COMPUTING: “Alan Turing gave us a mathematical model of digital computing
that has completely withstood the test of time. He gave us a very, very clear description that was truly prophetic." George Dyson
Our vision is for our children to be creators not only consumers of technology. We believe that we can fulfill this ambition through a computing curriculum that aims to enhance pupils’ enjoyment, resilience, understanding and attainment by empowering and equipping them with the knowledge, understanding and skills designed for computing mastery. A high-quality computing education equips children to use computational thinking and creativity to understand and change the world. Computing has deep links with mathematics, science, and design and technology, and provides insights into both natural and artificial systems. The core of computing is computer science, in which pupils are taught the principles of information and computation, how digital systems work, and how to put this knowledge to use through programming. Building on this knowledge and understanding, children are prepared to use information technology to create programs, systems and a range of content. Computing also ensures that children become digitally literate – acquire and demonstrate the knowledge and skills – to express themselves and develop their ideas through information and communication technology – at a level suitable for the future workplace and as active participants in a digital world. We believe digital literacy is an essential element of computing, enabling children to stay safe online and access all areas of the computing curriculum.
We aim to teach computing effectively through providing a rich, broad and balanced computing curriculum fully mapped to the National Curriculum for Computing (DfE, 2013) across our school. Our curriculum offers children a computing education designed for mastery and covers all three strands of the computing curriculum: Computer Science, Information Technology and Digital Literacy (incl. Online Safety).
We believe mastery in computing means acquiring a deep, long-term, secure and adaptable understanding of the subject. This is demonstrated by how skilfully children can apply their learning to new situations in unfamiliar contexts. Technology is everywhere and will play a pivotal part in children's lives, therefore our computing curriculum is designed to provide children with the skills and knowledge they need to use technology safely and creatively. Computing is not just about memorising facts and vocabulary, it is about solving complex problems, being able to collaborate with others and learn from mistakes. Our aim is for our children to independently enjoy using technology while developing 21st-century skills. We want our children to understand that they have a choice when using technology. As a school we utilise technology to model positive use and promote safe online communication and feedback. We recognise that technology can allow children to share their learning in creative ways. We also understand the accessibility opportunities technology can provide for children. Our knowledge rich curriculum has been balanced with opportunities for children to apply their knowledge creatively, which will in turn help them to become skilful computer scientists. We encourage staff to try and embed computing and technology across the curriculum to make learning creative and accessible through using technology in a considered manner to further support children’s learning in line with latest research from the Education Endowment Foundation (EEF) (Using Digital Technology to Improve Learning, March 2019). We want our children to be fluent with a range of tools to best express their understanding. This will allow greater independence and confidence when choosing the best tool to fulfill the task and challenge set by teachers.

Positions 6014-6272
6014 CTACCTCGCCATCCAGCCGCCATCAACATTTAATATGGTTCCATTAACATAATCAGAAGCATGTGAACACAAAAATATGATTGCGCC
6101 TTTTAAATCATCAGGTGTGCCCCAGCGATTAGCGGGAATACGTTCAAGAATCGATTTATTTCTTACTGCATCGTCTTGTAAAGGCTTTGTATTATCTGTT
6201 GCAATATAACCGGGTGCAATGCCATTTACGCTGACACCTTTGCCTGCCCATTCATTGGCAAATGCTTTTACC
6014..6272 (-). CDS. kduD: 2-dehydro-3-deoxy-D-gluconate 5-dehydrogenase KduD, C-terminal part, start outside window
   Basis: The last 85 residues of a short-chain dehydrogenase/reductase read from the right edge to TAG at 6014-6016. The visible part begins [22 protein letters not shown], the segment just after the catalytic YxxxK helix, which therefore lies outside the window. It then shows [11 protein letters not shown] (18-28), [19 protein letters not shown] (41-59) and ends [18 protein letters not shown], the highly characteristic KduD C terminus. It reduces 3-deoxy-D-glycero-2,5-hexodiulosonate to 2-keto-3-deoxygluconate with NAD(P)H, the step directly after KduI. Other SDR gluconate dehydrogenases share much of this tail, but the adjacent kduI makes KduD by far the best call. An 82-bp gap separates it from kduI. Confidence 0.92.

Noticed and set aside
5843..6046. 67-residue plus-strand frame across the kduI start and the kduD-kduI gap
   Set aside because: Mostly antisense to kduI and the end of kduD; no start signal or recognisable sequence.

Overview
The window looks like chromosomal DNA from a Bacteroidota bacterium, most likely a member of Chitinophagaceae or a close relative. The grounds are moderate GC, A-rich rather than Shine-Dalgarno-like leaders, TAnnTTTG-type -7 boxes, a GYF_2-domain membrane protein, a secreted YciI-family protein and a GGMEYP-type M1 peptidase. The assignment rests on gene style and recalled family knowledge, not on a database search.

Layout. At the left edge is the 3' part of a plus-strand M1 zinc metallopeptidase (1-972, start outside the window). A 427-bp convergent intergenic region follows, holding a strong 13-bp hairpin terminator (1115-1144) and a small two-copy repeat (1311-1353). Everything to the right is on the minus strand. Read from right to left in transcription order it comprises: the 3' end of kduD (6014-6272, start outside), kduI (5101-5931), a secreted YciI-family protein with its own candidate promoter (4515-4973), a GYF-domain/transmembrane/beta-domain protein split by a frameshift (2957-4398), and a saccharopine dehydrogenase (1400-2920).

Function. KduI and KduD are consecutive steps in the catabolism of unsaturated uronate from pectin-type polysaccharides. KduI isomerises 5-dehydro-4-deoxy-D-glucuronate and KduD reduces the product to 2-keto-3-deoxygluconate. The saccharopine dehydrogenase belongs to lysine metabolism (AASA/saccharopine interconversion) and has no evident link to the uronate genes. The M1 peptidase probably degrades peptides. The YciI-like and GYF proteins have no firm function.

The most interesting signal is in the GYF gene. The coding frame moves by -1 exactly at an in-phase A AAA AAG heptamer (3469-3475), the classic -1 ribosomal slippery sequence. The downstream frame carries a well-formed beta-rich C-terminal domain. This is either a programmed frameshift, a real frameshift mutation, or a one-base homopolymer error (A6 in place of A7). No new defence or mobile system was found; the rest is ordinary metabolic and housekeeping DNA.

How we plan for and teach computing
Our curriculum is carefully mapped out to ensure that children acquire knowledge, vocabulary and skills in a well-thought out and progressive manner. Working in collaboration with an external consultancy, each teacher follows a combination of NCCE or Purple Mash computing units and Computer Science lessons structured using the Code Studio planning and progression documents. The NCCE and Code Studio schemes highlight the knowledge, skills and vocabulary for each year group and are progressive from year to year. Themes are revisited regularly (at least once in each year group), and children revisit each theme through new units of work that consolidate and build on prior learning within that theme. We teach computing both discretely and apply learned skills in cross curricular contexts when clear links with other subjects are present. Our Computing units and progression model is broken down into four strands that make up our computing curriculum. These are Functional Skills, Computer Science, Information Technology and Digital Literacy.